Orchard soil health
of you who read chapter three of The
with me this week
will probably feel like you were drinking from a fire hose. The
took me days to digest and I suspect I'll be trying out Phillips'
techniques for the next several years. Feel free to comment about
other parts of the chapter (of which there were many), but I want to
focus my post on soil health this week.
It's very handy to read
this chapter with soil test results in hand. I
didn't actually test my orchard soil last winter, but I have test
results from the back garden, which started with the same
type of soil,
even if it has been treated slightly differently over the years.
Here are the relevant portions of the test results:
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Phillips follows an
Albrecht-like ratio approach to soil health, focusing on the relative
(rather than absolute) amounts of nutrients. When I got my
results back for the garden, all of the cations were listed as "very
high", so I figured I was fine. But Phillips notes that if
there's too much magnesium (Mg) in relation to the calcium (Ca) in the
soil (for example), plants will accidentally take up magnesium while
looking for calcium and may end up deficient in the latter. In
addition, he points out that calcium tends to spread soil apart, which
can be handy for drainage and aeration in clay
soil, while magnesium pulls soil particles together (useful in
sand, but not elsewhere).
The optimal Ca:Mg ratio
(compared using the percent of base saturation figures, not the
absolute ppm figures) is 5:1 for sandy soil and 7:1 for clay. As
you can see, my ratio is 4.5:1, meaning that some of my drainage issues
might be improved by boosting calcium. However, since my pH is
already too high, I don't want to just add lime, so I'll need to look
into gypsum, which increases calcium content in soil without sweetening
Similarly, you want to
consider the ratio of phosphorus (P) to potassium (K). Phillips
recommends P:K values of 2:1 to produce the most nutrient-dense fruits,
although 1:1 is okay in young orchards. My P:K value of 0.9:1 is
typical and signifies a need to boost phosphorus levels without
increasing the soil's supply of poassium. I'm going to have to do
some research into phosphate amendments to see which ones won't raise
our pH, but Phillips lists black rock phosphate, colloidal phosphate,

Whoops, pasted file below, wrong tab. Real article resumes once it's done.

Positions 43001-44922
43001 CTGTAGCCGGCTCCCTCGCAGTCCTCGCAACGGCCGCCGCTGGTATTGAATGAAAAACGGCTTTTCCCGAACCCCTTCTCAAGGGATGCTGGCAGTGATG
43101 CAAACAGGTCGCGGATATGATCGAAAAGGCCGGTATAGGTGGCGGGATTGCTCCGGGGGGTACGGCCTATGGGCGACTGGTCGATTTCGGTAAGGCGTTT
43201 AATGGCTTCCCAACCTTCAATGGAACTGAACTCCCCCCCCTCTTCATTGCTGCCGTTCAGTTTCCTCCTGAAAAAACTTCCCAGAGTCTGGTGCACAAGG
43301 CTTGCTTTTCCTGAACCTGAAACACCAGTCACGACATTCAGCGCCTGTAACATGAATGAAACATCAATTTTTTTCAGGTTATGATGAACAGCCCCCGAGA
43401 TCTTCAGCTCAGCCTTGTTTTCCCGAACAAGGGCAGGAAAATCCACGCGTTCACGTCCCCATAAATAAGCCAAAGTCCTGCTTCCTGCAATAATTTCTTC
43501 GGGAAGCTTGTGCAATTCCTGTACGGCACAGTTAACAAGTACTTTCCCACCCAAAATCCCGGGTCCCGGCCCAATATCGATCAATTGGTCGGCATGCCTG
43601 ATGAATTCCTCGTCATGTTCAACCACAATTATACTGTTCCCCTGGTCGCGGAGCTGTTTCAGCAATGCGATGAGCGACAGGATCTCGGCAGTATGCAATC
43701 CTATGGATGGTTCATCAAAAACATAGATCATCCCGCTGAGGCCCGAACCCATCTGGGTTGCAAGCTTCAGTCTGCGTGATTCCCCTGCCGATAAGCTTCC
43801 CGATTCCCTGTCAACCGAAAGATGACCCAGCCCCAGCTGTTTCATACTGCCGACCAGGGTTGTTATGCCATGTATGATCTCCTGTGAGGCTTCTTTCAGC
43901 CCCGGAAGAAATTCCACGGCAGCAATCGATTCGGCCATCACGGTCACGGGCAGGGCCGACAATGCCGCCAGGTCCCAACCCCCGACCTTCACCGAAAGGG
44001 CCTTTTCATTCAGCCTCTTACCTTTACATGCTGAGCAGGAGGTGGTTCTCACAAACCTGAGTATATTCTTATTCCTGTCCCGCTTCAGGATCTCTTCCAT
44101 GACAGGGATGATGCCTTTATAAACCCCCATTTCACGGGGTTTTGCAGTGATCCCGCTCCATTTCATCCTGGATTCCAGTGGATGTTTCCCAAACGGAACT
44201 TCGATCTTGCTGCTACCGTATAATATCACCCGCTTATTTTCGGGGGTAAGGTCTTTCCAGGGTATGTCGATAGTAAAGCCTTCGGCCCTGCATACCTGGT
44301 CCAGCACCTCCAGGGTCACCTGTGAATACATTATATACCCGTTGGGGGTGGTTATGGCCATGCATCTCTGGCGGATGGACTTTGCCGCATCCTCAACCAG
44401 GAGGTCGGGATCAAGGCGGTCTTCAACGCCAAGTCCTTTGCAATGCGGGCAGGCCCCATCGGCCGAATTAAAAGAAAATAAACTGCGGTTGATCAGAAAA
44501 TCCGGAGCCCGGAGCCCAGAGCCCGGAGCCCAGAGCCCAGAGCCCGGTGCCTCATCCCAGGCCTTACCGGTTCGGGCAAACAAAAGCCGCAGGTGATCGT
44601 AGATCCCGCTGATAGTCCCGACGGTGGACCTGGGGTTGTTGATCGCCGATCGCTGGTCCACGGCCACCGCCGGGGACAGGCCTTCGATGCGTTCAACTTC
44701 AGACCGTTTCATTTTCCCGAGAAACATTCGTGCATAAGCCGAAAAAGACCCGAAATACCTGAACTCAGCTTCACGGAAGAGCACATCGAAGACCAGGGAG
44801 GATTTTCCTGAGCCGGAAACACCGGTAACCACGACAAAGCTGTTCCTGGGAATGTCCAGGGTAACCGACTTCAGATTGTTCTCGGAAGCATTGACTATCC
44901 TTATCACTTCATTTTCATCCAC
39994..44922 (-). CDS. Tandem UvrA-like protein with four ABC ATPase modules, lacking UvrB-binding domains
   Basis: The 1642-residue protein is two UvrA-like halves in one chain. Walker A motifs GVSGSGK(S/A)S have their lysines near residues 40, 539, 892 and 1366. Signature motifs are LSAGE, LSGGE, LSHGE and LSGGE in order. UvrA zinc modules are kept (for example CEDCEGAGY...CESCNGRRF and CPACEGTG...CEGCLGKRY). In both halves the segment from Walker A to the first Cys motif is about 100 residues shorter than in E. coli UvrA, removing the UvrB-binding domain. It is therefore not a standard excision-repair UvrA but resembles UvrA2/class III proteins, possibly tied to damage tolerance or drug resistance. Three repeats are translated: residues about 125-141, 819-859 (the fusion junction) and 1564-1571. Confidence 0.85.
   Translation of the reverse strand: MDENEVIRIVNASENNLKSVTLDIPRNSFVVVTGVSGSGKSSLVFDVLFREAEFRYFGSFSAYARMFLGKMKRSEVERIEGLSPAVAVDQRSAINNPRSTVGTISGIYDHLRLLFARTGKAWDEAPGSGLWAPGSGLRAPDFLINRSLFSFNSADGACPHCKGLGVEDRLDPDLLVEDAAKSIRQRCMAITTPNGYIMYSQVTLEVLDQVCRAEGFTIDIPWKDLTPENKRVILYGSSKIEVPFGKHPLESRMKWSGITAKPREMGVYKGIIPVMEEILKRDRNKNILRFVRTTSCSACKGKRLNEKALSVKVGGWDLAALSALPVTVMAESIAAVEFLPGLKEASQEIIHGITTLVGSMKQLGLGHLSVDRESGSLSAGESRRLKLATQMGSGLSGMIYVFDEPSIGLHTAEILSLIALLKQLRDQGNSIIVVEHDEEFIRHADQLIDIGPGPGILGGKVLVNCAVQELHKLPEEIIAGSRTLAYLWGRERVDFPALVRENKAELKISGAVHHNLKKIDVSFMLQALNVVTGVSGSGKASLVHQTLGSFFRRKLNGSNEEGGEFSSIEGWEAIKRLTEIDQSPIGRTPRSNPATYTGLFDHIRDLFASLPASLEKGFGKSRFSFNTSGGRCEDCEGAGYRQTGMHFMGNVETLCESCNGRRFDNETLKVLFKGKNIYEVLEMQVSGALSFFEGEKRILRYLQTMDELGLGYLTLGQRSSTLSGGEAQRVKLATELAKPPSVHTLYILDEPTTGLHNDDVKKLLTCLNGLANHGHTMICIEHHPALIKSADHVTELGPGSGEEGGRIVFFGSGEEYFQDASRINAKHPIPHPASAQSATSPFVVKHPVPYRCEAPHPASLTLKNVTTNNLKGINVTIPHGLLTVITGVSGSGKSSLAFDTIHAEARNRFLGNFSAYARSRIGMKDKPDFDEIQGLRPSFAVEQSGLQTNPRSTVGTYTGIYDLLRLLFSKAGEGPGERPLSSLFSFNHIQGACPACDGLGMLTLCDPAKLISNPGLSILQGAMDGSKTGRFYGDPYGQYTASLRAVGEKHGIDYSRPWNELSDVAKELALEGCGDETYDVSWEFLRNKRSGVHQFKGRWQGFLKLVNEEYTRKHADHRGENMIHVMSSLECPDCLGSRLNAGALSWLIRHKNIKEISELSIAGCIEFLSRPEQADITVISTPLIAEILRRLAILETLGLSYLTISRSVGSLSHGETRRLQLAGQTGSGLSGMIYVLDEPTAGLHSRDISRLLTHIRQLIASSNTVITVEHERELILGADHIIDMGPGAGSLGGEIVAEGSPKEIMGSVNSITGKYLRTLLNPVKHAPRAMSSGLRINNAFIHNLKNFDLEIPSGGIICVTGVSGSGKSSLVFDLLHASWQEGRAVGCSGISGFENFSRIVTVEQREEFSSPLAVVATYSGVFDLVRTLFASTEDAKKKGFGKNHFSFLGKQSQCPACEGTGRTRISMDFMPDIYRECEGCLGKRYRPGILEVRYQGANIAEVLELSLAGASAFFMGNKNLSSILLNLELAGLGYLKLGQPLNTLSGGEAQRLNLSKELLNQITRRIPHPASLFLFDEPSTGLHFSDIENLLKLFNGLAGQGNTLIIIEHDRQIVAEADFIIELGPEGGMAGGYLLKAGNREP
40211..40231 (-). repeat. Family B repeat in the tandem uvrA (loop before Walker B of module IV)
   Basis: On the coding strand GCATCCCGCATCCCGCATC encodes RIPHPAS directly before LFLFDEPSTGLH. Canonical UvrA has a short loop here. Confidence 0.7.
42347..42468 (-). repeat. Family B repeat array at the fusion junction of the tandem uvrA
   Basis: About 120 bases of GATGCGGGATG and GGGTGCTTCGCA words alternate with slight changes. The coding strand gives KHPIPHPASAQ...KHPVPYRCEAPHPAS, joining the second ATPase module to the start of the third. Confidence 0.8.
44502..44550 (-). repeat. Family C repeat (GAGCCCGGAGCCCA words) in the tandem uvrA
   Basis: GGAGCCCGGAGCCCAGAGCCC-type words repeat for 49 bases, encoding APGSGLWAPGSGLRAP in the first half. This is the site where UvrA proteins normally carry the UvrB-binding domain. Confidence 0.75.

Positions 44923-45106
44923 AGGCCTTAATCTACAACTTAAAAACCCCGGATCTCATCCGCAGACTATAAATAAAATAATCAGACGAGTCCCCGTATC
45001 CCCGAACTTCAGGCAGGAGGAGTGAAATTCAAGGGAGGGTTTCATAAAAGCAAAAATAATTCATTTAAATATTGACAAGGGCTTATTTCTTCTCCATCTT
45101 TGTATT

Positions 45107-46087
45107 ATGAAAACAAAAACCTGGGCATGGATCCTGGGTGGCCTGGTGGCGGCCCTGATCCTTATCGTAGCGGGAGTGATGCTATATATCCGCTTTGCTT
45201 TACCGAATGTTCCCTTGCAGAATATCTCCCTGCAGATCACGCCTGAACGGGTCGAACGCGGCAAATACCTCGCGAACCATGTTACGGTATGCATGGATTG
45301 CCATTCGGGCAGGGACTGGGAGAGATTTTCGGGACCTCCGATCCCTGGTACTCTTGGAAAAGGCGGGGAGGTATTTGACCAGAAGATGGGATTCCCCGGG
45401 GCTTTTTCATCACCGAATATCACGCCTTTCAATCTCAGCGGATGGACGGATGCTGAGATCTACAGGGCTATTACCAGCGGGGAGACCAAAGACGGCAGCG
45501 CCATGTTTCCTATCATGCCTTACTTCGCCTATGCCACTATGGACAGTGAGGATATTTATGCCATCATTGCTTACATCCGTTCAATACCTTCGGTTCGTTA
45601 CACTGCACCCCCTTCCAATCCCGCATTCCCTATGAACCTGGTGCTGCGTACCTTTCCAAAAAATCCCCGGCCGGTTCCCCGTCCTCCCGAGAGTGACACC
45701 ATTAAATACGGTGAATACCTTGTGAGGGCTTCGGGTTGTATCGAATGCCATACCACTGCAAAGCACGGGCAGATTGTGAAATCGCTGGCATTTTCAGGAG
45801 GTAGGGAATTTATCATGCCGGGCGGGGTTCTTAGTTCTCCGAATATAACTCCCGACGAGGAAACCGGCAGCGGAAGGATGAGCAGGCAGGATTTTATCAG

Tennessee brown phosphate, bonemeal, and bone char as possibilities.
If your head's awhirl
with numbers, here are some non-numeric soil factors to consider.
As I've mentioned previously, the goal in orchard soils is to boost
fungi at the expense of bacteria, which Phillips explains results in
more nitrogen being available in the form of ammonia.
Bacterially-dominated soils tend to have nitrogen in the form of
nitrates, which results in happy-looking trees and big fruits,
but low nutrient density and flavor, along with more susceptability to
disease. Phillips recommends keeping your soil fungally-dominated
by making special compost for the orchard out of deciduous wood chips
slow-composted with animal manures.
When should you apply
that compost? I've always thought that early spring was the best
time, but Phillips gets more scientific. He explains that the
white feeder roots that suck up nutrients are even more ephemeral than
leaves --- they generally only live 14 to 60 days before dying
back. Trees produce multiple flushes of feeder roots throughout
the year, generally during periods when growth on top of the tree has
slowed, and if you time your compost applications to match root growth
periods, you'll get more nutrients to the tree. Trees focus on
blooms in early spring, roots in mid spring, leaves in early summer,
and roots in late summer and fall. Cutting herbaceous plants
under the tree canopy (like grass or comfrey) during peak root growth
can help feed your tree at just the right time, and so can spreading
compost in autumn when half of the leaves have fallen. Meanwhile,
a heavy mulch in the fall can keep the roots growing later into the
winter, and can also muffle spring warmth so trees bloom up to ten days
later and miss fruit-killing freezes.
If you can handle
another eye-opening chapter, we'll read chapter 4 "Orchard dynamics"
for next Wednesday. Those new to the club might want to check out
previous chapters on beginning
a holistic orchard
for designing a holistic orchard. And, as always, I'm
looking forward to hearing your thoughts on this fascinating subject.